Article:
“We all have lived the struggle felt by many in small towns of Mexico,” Jaime said. “We know what it’s like to create everything from zero, so we want to support our people back in Mexico by supporting our artisans and sharing their work and our traditions with the people in Cincinnati.”
Through the family’s restaurants, they hope to help showcase that culture. The eateries are known for their made-to-order guacamole, sizzling fajitas that are torched table side and classic margaritas. But it’s not only about the food — they pay meticulous detail to the decorations and overall aesthetic of each eatery.
Each location features decorations from Mexico, including custom furniture made from tequila barrels. The plates and dishes used at Mi Cozumel are hand-painted pieces purchased in Puebla.
Besides adding ambience, it’s also a way to support artisans from back home.
“People have an idea of a Mexican restaurant, Mexican food and culture. But we want to use our restaurants as a way to show you how we see Mexico, how we feel Mexico as when we are in Mexico,” Jaime said. “When our guests enter the door, we want them to feel that they’re in the real, modern, fun, creative Mexico.”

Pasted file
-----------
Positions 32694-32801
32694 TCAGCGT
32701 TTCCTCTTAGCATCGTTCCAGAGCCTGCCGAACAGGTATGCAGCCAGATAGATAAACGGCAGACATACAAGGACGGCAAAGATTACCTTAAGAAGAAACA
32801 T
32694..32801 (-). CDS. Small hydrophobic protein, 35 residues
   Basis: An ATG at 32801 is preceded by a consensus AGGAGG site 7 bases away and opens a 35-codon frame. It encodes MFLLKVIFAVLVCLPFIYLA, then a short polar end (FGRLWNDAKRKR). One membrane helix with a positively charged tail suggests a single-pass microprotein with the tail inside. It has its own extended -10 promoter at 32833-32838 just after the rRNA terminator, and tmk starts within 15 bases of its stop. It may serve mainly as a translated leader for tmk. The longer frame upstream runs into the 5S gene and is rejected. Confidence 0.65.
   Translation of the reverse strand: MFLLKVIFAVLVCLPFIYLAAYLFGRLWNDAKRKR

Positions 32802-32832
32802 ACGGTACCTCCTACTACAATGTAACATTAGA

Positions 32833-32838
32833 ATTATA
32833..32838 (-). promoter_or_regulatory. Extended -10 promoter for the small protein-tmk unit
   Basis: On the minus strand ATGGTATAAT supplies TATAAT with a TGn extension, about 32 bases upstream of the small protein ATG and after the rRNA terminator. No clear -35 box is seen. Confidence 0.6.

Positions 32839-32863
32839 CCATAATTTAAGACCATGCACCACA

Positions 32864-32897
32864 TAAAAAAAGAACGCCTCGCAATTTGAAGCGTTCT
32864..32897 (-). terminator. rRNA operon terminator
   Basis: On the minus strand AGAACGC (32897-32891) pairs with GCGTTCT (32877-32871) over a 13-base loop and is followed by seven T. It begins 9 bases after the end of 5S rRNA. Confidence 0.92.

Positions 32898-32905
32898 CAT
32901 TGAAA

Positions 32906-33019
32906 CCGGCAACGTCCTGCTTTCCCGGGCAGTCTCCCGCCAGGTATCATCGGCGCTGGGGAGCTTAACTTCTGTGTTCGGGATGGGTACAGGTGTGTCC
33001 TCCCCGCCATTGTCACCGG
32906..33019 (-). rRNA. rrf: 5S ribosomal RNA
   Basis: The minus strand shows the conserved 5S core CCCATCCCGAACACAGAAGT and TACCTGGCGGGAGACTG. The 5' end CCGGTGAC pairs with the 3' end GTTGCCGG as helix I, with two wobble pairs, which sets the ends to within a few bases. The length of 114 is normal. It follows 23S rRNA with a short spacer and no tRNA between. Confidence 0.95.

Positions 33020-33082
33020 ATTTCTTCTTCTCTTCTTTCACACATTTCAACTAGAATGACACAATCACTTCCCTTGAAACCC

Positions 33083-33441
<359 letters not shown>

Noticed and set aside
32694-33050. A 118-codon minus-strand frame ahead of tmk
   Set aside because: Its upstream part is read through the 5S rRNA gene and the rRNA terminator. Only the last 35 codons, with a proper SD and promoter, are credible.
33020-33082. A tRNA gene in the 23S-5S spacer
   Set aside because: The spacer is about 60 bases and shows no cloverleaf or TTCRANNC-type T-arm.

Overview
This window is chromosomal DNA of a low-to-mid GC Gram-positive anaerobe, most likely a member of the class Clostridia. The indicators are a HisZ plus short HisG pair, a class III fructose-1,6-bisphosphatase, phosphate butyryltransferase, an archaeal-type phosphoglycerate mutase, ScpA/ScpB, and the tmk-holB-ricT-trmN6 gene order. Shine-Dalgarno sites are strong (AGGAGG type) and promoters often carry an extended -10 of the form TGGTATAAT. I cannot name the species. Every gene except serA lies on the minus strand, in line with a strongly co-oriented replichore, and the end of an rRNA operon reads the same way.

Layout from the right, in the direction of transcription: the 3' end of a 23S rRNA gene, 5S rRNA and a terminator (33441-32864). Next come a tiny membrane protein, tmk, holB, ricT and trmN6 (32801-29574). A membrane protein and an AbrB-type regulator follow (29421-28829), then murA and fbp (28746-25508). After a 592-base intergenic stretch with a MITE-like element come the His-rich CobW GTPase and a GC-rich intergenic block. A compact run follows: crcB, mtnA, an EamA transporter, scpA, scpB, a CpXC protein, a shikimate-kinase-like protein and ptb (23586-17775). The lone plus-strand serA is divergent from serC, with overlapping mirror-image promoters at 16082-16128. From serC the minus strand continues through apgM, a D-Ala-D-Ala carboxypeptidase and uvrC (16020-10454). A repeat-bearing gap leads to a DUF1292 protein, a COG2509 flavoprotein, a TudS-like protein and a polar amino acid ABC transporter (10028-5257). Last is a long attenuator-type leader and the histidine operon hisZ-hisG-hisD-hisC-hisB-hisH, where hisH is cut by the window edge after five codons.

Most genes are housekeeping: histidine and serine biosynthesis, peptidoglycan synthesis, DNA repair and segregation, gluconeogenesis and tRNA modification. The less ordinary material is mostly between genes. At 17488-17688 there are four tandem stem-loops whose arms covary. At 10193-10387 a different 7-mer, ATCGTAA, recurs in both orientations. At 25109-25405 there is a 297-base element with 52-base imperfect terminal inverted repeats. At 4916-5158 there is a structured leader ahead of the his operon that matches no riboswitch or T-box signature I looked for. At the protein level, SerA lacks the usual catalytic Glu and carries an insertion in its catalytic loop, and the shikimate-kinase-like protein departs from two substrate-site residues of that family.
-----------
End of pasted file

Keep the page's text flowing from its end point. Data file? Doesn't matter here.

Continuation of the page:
Cornejo described food as “one of the best ways to introduce a person to a culture.”
The Cincinnati metropolitan area is home to 175 Latino restaurants that represent eight different cuisines, including Argentinian, Colombian, Peruvian and, of course, Mexican.
The bar space inside Mi Cozumel Mexican restaurant in Cincinnati. (Photo courtesy of Mi Cozumel)